16 Origins – Second Edition, First edition used by federal statistical agencies to inform department officials, advisory committees, and others Used in a U.S. GAO (1995) study of the performance of the major statistical agencies Used by Janet Norwood in her 1995 book, Organizing to Count Informed establishment and later assessment of BTS (NRC, 1997) Cited in confirmation hearings (e.g., NCES commissioner, 1999) CNSTAT decided that it would be useful to release a revised and updated version and, moreover, to do so every 4 years at the beginning of a new administration or second term Second edition editors were Margaret Martin, Miron Straf, and Connie Citro

17 Changes – Second Edition, Appendixes reproduced Fundamental Principles of Official Statistics of the Statistical Commission of the UN (adopted 1994) and provided list of selected federal statistical web sites Added explicit discussion of the need for federal statistics: Statistics that are publicly available from government agencies are essential for a nation to advance the economic well-being and quality of life of its people.... Federal statistical agencies are established to be a credible source of useful, accurate statistics in one or more subject areas that are available to the public and policy makers on a timely basis.... Private-sector organizations also provide useful statistical information,... but private markets are not likely to provide all of the data that are needed... or to make data as widely available as needed.... Same 3 principles; practices rearranged somewhat

18 Content – 2nd Edition, Three principles— Relevance to policy issues Credibility among data users Trust among data providers and data subjects Eleven practices— A clearly defined and well-accepted mission A strong position measure of independence Continual development of more useful data [recognizing Internet era] Openness about the data provided Wide dissemination of data Cooperation with data users Fair treatment of data providers Commitment to quality and professional standards of practice An active research program Professional advancement of staff Caution in conducting nonstatistical activities Coordination and cooperation with other statistical agencies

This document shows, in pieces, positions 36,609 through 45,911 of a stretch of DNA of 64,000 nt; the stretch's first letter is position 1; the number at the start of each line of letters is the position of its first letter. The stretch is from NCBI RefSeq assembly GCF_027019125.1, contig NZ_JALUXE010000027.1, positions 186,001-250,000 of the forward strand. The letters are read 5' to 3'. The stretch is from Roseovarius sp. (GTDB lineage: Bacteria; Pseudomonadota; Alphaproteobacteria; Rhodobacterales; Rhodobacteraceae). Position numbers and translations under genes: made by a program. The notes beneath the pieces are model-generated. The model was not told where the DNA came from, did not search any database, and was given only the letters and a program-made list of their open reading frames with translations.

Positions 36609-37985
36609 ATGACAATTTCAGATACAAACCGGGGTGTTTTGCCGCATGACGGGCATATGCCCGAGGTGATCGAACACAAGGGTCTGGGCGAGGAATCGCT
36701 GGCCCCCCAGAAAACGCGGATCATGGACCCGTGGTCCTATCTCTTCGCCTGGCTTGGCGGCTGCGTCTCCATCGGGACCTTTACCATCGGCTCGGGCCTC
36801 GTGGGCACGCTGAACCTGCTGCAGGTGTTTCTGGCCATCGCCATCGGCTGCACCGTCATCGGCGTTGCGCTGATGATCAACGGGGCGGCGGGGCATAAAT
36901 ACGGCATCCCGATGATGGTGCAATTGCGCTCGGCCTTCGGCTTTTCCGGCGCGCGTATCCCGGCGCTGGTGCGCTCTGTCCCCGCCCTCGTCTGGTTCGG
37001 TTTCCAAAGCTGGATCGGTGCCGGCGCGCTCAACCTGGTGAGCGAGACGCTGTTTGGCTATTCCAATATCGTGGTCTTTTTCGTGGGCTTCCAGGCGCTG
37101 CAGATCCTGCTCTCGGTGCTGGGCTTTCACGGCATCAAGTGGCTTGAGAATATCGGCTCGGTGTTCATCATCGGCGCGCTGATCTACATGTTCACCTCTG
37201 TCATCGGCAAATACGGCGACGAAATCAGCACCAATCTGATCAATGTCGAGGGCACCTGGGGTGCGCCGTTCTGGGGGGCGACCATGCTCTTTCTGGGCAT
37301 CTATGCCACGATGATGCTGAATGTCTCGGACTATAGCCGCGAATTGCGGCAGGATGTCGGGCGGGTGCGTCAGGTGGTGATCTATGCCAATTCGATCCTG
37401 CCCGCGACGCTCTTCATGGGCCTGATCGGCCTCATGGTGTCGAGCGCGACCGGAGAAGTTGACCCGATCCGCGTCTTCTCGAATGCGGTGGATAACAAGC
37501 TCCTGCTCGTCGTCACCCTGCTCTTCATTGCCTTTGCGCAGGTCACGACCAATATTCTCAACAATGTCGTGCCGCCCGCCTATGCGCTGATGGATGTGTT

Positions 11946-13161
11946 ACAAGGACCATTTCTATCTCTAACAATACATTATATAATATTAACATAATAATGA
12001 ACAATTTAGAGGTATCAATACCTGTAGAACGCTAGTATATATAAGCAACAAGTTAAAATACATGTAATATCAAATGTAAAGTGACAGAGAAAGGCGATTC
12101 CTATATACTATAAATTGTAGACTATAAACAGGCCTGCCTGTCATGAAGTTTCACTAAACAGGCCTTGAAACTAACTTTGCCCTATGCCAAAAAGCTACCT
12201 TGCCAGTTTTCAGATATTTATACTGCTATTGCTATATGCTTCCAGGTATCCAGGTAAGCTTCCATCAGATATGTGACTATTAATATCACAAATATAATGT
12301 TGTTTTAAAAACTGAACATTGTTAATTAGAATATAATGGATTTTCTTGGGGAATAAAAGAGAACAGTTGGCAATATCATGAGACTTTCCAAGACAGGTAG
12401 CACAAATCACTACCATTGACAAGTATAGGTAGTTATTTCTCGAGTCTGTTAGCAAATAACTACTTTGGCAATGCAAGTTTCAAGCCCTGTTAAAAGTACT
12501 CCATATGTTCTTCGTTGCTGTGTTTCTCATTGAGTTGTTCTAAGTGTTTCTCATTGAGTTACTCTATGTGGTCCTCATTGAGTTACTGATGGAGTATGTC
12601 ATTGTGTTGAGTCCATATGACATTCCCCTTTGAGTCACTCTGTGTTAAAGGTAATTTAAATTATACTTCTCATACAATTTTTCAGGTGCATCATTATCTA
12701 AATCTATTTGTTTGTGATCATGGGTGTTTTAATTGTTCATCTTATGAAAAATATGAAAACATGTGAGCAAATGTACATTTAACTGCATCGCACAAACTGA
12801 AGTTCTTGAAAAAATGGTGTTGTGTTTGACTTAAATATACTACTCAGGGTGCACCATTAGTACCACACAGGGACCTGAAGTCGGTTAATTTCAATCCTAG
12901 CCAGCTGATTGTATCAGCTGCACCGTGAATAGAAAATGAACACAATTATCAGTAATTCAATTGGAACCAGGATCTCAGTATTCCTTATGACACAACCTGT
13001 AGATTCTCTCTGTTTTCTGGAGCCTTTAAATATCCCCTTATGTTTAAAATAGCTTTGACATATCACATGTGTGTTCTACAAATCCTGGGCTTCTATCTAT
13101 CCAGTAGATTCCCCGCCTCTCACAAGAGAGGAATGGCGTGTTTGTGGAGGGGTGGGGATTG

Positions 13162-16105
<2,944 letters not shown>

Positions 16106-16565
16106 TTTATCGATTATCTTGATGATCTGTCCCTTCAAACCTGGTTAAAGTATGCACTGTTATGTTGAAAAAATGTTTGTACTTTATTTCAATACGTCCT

19 Changes – Third Edition, Added appendix on Relevant Legislation and Guidelines [for federal statistical agencies] Adopted Since 2001: CIPSEA (Confidential Information Protection and Statistical Efficiency Act, aka Title V of E-Government Act of 2002) Privacy impact assessments (PIAs) (Section 208 of E-Govt. Act) Information Quality Act of 2000 OMB guidance on peer review Performance assessment rating tool (PART) Added as a characteristic of statistical agencies that strengthens independence: authority [over]... information technology systems [to] maintain the integrity and confidentiality of data and reliably support timely and accurate production of key statistics [sent letter to OMB on this topic in 2003]

20 Content – Third Edition, Three principles— Relevance to policy issues Credibility among data users Trust among data providers Eleven practices— A clearly defined and well-accepted mission A strong position of independence Continual development of more useful data Openness about sources and limitations of the data provided Wide dissemination of data Cooperation with data users Fair treatment of data providers Commitment to quality and professional standards of practice An active research program Professional advancement of staff Coordination and cooperation with other statistical agencies

21 Changes – Fourth Edition, Appendixes added on Organization of the Federal Statistical System [provides brief histories of major statistical agencies plus examples of other statistical programs] and Legislation and Regulations That Govern Federal Statistics: Paperwork Reduction Act (PRA) 2000 Information Quality Act and guidelines 1997 OMB order providing for confidentiality of statistical info 2002 CIPSEA and 2007 guidance 2002 E-Government Act, Section 208, PIAs 2004 OMB peer review guidance 2002–2008 OMB PART OMB statistical policy directives (metro areas, race/ethnicity, industry/occupation codes, survey standards, etc.)